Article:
The Hyundai is also that little bit roomier than the CX-5, which is important given that space is a priority in any SUV.


Hyundai has given the Tucson a sporty makeover, which can be further enhanced through the N line add-on, which should be coming later this year and will definitely be available in 2022. The Hyundai has lost its boxy shape, gaining some curves as well as a reworked front and rear end. LED headlights and privacy glass in the rear windows provide engaging touches.

Drivers opting for the N-line package can also benefit from 19" alloys, a black grille, a body kit, silver skid plates and more.

The exterior is very distinctive, which means inevitably some people will be drawn to the new look and others not so much. In comparison, the CX-5 retains a fairly bland exterior, but with the sportier GT SP styling option if required.


Overall, it's probably fair to say that the CX-5's driving performance is superior in terms of sheer power. Aside from torque, other aspects of performance are, perhaps surprisingly, pretty well matched.

The CX-5 offers a choice of three engines: a 2.5l naturally aspirated petrol, as well as a turbo-charged, 4-cylinder option and a 2.2l turbo-diesel engine. These deliver, respectively, 140kw/252Nm torque, 170kw/420Nm torque and 140kw/450Nm torque. Fuel consumption for the non-turbo is about 7.4l/100km, 8.2l/100km for the turbo and 5.7l/100km for the diesel.

In comparison, the Tucson also comes in three engine variants: 2l non-turbo base-spec petrol engine provides 115kw/192Nm torque. There is a 2.0l turbo-diesel (137kw/416Nm torque) and a turbo 4-cylinder 1.6l petrol engine that offers 132kw/265Nm torque. Fuel consumption for the two petrol engines is around 7.81l/100km. Diesel consumption is around 6.31/100km.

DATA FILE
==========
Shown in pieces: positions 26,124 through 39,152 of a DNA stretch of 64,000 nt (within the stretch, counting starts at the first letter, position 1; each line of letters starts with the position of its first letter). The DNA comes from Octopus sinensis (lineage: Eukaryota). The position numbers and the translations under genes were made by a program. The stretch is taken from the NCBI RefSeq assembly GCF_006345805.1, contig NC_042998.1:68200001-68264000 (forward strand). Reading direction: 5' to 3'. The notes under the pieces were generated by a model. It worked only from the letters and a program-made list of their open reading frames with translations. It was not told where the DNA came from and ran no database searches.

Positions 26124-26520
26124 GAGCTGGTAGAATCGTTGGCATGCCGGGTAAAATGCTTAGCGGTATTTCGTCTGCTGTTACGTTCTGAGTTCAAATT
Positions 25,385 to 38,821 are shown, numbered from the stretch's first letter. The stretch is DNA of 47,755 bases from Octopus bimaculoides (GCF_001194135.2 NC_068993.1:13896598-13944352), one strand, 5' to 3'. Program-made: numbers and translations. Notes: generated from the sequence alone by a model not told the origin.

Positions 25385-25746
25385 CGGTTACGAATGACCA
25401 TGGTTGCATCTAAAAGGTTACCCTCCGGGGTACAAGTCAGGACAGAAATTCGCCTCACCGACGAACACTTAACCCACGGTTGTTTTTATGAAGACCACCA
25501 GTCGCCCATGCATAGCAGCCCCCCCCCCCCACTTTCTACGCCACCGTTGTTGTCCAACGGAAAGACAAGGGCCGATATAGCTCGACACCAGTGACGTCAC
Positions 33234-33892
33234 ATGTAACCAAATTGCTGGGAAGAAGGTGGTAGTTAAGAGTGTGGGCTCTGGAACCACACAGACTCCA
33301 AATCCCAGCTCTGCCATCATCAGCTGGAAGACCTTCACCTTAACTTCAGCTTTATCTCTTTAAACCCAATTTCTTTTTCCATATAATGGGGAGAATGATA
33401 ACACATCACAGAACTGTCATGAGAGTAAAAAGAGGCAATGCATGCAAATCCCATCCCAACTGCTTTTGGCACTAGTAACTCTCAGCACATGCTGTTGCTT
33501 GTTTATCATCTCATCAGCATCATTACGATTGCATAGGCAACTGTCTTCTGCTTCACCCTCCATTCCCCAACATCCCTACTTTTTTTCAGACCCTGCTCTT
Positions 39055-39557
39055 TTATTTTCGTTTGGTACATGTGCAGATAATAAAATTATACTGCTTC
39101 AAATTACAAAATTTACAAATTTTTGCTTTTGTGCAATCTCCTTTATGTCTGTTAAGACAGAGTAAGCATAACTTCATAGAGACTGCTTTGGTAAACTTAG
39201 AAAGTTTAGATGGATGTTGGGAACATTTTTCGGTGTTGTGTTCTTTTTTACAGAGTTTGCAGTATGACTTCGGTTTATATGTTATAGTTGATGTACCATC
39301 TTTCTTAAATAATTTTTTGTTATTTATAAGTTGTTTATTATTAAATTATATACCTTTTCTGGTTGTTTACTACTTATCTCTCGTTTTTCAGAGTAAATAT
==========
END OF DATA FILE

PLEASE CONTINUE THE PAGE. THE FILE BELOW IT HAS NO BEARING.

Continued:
Both vehicles have been rated highly for handling and suspension - the suspension in the Tucson has been set specifically for Australian roads, which is a nice touch.



- Strong tech features, including a remote start, updated infotainment screen that supports Apple Carplay and Android Auto, an electrically powered boot, dural climate control and a full suite of autonomous safety features.
- Excellent driving performance and a powerful engine.
- Luxurious interior, including leather detailing and even timber inlay in the higher-spec model (the Akera).


- Striking exterior that makes a powerful statement.
- Revamped interior which incorporates high-end materials and a range of sophisticated tech.
- Use of capacitive touch controls to replace more traditional switches and dials.
- This is a vehicle that has a comfortable interior that's a great place to spend time.
- A roomy SUV.

Why you should buy a Tucson